” I thought about how to make this happen because I really wanted it for our community. So, I created a petition to ask the city to purchase the access mat. I also approached different agencies and organizations that support folks with disabilities to get letters of support.”

While her adult son Christopher can walk and run a little, walking on the beach has its challenges.

“Christopher can walk but he has some mobility issues. Part of it is balance, problems with stability. A mat would make him more secure going down the beach,” said Thomas-Ouellette.

“It also means a lot of my friends are now going to be able to access our downtown lake, dip their toes in the water and enjoy the water like everybody else. It is almost impossible to wheel a chair down to the water’s edge without a pathway. So, the access mat is going to give that to our folks. People at my workplace who are using walkers haven’t been able to get down to the beach safely.”

She says it will bring enjoyment to people who are often left behind.

“For a person with a wheelchair, for the present time, they have to sit by the walkway and be carried if they want to go to the water. Whereas now, they’ll be able to wheel right to the water’s edge and possibly some of them will be able to get out of their chair and into the water.”

The city will use this summer as a pilot to determine if more mats are needed at various beaches throughout the city.

City Councillor Scott Robertson who sits on MAAC is pleased to see the project move forward.

“There’s a big segment of our community who have physical barriers who aren’t able to enjoy the waterfront like most of our neighbours and friends,” said Robertson.

“A lot of people think of it as a mat for wheelchair access, and it is certainly that, but it is a lot more. Even someone who has problems with their hips who may not be able to walk on the sand will benefit. This will give them access to the beach where they can enjoy the waterfront.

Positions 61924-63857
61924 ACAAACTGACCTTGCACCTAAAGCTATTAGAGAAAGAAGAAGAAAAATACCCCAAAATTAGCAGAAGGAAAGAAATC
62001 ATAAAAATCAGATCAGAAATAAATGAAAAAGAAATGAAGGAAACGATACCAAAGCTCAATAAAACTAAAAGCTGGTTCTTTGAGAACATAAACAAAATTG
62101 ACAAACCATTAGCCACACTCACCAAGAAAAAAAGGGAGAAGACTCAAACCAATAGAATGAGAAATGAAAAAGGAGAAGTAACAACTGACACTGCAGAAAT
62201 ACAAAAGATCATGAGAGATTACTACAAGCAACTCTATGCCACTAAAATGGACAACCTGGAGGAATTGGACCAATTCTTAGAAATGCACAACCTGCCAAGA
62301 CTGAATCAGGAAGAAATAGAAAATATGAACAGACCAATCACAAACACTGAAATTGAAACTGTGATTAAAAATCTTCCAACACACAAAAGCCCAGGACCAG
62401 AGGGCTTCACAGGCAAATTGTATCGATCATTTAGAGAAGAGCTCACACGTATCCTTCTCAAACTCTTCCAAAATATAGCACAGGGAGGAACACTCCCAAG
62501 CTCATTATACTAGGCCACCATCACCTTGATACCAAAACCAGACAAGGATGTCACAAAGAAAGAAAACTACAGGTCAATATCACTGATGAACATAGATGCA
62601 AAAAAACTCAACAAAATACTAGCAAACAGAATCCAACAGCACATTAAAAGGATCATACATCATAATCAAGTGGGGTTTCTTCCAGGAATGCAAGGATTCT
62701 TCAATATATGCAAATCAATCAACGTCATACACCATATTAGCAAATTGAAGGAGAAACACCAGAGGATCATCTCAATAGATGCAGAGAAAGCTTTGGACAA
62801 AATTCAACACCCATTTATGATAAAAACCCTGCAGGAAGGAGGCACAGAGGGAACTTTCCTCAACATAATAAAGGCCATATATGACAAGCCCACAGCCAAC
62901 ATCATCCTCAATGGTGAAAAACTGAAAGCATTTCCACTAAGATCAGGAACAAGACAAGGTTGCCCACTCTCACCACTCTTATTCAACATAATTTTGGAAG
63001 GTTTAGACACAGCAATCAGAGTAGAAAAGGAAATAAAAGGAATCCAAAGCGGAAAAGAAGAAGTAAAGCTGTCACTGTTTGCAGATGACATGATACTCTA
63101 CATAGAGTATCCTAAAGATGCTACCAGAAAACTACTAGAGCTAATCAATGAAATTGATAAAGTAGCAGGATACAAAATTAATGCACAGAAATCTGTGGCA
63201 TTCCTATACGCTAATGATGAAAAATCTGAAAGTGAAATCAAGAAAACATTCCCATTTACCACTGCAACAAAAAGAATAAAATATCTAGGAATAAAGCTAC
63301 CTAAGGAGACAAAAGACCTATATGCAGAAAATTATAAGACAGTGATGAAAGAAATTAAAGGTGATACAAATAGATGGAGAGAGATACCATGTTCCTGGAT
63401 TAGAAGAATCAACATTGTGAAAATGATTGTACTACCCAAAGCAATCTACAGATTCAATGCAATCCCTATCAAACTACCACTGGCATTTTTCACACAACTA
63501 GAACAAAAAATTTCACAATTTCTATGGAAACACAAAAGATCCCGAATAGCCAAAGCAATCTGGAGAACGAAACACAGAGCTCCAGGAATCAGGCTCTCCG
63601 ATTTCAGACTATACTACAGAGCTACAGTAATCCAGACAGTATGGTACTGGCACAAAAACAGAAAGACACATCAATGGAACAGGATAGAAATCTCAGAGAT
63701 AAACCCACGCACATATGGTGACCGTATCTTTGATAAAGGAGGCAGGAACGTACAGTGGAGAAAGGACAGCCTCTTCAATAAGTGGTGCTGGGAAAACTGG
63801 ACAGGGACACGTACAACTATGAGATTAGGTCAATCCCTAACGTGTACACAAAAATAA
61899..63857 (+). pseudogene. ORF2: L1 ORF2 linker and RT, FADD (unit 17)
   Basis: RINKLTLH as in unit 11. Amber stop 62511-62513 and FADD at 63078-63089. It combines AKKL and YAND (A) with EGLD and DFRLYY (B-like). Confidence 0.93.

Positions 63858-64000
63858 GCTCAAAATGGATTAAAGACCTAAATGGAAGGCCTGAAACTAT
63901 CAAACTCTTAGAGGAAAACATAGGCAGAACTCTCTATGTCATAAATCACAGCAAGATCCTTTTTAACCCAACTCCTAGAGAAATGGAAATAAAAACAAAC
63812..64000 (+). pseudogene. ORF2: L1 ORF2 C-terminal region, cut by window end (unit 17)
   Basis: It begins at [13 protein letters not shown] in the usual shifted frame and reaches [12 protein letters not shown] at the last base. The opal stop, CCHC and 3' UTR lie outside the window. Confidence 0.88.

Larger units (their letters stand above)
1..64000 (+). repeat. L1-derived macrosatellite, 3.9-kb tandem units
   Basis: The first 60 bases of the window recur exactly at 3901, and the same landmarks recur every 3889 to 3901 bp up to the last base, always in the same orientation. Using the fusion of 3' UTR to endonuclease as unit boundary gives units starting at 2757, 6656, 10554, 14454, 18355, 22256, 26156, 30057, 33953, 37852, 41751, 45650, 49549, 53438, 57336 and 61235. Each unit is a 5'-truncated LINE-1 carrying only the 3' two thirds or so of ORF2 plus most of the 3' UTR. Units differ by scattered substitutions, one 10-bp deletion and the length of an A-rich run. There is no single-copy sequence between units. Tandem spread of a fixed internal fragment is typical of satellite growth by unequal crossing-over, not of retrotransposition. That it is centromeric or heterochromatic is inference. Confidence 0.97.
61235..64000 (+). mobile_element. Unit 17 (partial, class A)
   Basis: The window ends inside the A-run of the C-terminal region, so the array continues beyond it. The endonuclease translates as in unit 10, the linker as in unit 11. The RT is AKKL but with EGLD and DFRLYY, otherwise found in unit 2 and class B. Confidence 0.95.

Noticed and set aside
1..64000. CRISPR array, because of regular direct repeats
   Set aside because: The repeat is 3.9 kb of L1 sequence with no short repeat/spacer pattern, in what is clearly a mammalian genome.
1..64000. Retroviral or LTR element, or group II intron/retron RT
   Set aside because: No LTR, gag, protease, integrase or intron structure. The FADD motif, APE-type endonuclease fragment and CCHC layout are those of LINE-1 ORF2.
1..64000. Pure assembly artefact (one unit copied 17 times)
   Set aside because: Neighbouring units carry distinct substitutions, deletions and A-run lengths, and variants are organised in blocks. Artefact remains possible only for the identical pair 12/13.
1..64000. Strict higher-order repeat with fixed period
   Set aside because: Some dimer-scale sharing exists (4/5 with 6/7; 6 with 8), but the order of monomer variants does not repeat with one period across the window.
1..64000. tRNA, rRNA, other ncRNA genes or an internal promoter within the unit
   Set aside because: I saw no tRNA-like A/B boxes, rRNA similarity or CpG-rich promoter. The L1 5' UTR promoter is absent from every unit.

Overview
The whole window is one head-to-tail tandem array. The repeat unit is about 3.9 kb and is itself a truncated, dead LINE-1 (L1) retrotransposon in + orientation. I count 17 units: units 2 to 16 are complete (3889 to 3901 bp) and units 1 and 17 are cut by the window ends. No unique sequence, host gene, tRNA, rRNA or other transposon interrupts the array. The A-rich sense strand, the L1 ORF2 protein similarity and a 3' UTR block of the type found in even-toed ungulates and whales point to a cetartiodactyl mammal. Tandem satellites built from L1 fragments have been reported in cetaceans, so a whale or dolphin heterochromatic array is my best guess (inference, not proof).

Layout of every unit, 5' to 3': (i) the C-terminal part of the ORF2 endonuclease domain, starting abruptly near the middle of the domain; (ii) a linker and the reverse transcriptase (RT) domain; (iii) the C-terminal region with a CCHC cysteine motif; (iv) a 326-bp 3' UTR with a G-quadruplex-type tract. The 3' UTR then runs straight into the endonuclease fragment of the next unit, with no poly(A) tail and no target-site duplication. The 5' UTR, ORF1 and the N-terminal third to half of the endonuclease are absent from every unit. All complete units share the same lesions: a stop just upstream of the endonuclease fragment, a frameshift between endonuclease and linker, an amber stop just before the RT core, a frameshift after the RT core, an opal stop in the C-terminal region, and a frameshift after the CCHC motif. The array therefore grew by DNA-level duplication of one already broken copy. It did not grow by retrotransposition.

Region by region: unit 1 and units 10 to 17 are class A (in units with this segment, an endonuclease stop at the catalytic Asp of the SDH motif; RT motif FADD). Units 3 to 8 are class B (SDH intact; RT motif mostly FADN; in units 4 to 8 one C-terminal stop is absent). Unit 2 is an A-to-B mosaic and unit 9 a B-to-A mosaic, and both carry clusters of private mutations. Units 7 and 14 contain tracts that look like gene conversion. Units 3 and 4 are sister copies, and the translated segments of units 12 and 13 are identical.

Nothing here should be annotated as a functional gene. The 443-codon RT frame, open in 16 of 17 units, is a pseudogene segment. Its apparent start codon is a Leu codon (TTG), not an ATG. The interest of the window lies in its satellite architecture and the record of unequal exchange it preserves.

“We’ll be looking to see how it works out. We’ll be wanting feedback from MAAC and people who use it, and determine if there should be another location, and where that other location should be. So, we’ll consider all those things.”

Schroeder wants to get the mat installed when the lifeguards are back for the season, so while it is new, people are on site keeping an eye on things.

– BayToday

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Snow Causing Accessibility Issues in North Bay

CTV Northern Ontario’s Brittany Bortolon talks with a North Bay woman who is frustrated with the inaccessibility of bus stops and sidewalks. Brittany Bortolon, Videojournalist, North Bay
Published Friday, January 25, 2019

A woman in North Bay is sharing her frustration about problems she’s facing with accessible sidewalks and bus stops with the city.

Butterfly Beth Fields uses a wheelchair to get around and says many of the stops in her area aren’t shoveled out, making it difficult for her and other riders facing similar challenges to board the bus.

“Look at all the snow here that I’ve got to get through to get off the road.” said Fields.

This transit rider says she’s fed up with bus stops in the city not being cleared of snow.

“There’s about eight people in this area that are in wheelchairs that need the bus service. I should have the same access to the city bus system that everybody else has.” said Fields.

Fields says she’s fortunate enough to be able to get up out of her chair to push herself through thick snowy parts, but others aren’t so lucky.

“They’re stuck and they rely on the kindness of strangers.” said Fields.

She adds even when she makes it safely across the street, she still has to sit and wait for the bus on the side of the road and hope she doesn’t get hit by a passing car.

But the city says with hundreds of stops and the unpredictable amount of snow, keeping up to every stop can be difficult.

“In the last week or so, we’ve had probably 25 to 30 centimetres in snow fall, so the sidewalk plows are out doing the best they can to clear out the sidewalks, and at the same time clear out the over 300 bus stops we have throughout the city.” said Remi Renaud, of the City of North Bay.

But snow isn’t the only issue riders like Fields face.

She says the older buses can’t lower to ground level the way the newer buses can.

“There’s no curb on a lot of the streets here in North Bay, and this street here has gravel on the side of the shoulders. And whether its snow or just an older bus, I am not physically capable of pushing myself up on the ramp on the wheelchair.” said Fields.

The city says anyone who may have a concern with an inaccessible area or bus stop should forward their concern to the Public Works Department.